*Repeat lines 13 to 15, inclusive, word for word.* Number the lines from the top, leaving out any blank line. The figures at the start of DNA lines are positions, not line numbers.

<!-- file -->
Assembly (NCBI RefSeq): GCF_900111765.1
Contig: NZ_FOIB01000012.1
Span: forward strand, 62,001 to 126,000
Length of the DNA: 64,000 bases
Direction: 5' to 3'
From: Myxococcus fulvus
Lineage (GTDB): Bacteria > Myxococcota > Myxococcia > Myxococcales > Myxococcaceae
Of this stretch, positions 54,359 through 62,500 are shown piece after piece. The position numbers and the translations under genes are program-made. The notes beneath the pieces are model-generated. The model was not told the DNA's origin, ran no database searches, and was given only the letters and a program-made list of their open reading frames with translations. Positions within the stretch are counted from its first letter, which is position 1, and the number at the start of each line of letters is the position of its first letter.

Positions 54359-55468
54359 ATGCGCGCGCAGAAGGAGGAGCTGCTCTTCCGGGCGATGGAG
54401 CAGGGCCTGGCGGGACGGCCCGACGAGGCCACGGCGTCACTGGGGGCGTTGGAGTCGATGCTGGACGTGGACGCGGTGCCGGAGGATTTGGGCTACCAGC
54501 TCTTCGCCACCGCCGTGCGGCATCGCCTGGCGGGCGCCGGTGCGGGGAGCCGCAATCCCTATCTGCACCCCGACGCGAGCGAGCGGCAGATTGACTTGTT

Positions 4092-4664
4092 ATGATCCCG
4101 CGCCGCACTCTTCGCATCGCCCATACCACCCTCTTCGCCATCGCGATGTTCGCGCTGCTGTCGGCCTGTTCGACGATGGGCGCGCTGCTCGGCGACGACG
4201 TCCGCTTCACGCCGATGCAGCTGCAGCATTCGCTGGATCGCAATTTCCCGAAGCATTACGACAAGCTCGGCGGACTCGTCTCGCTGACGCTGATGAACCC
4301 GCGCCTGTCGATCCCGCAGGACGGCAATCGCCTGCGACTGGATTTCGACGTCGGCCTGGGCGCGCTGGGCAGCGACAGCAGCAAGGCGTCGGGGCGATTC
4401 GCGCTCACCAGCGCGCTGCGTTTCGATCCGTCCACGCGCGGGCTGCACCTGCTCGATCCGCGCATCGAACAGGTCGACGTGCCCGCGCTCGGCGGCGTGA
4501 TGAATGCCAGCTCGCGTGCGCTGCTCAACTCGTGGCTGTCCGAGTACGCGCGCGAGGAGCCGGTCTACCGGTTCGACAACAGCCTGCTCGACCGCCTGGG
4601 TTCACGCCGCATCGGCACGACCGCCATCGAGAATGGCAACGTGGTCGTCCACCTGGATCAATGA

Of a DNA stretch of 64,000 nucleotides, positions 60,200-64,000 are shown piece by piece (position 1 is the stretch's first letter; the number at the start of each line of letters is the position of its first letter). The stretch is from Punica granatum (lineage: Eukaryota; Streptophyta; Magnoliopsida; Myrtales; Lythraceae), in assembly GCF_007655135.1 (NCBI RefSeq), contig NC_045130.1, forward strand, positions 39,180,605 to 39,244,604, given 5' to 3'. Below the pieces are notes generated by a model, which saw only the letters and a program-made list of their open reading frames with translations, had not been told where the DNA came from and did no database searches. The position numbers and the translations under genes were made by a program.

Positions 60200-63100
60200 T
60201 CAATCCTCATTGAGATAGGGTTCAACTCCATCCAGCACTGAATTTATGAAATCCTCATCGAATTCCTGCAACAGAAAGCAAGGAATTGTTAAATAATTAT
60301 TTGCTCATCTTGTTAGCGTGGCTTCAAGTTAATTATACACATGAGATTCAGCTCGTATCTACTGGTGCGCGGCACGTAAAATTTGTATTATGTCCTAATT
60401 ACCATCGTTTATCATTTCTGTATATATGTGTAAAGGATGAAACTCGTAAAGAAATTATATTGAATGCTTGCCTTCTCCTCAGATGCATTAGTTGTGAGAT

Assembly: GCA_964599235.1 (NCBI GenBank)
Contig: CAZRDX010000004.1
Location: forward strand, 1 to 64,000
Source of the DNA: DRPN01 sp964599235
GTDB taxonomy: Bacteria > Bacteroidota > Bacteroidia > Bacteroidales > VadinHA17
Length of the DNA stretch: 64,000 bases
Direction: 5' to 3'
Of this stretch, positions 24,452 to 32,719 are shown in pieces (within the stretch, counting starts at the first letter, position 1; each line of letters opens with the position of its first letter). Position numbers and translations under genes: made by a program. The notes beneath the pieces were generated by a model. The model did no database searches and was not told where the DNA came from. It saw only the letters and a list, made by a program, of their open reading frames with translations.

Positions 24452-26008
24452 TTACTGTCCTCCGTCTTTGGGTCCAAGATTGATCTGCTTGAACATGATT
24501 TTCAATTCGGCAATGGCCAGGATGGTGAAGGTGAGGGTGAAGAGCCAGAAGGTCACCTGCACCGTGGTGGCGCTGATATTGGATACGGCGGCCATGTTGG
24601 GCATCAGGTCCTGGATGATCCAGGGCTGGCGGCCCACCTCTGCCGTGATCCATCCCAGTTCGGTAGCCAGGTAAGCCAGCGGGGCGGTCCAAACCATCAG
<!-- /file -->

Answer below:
Positions 4092-4664
4092 ATGATCCCG
4101 CGCCGCACTCTTCGCATCGCCCATACCACCCTCTTCGCCATCGCGATGTTCGCGCTGCTGTCGGCCTGTTCGACGATGGGCGCGCTGCTCGGCGACGACG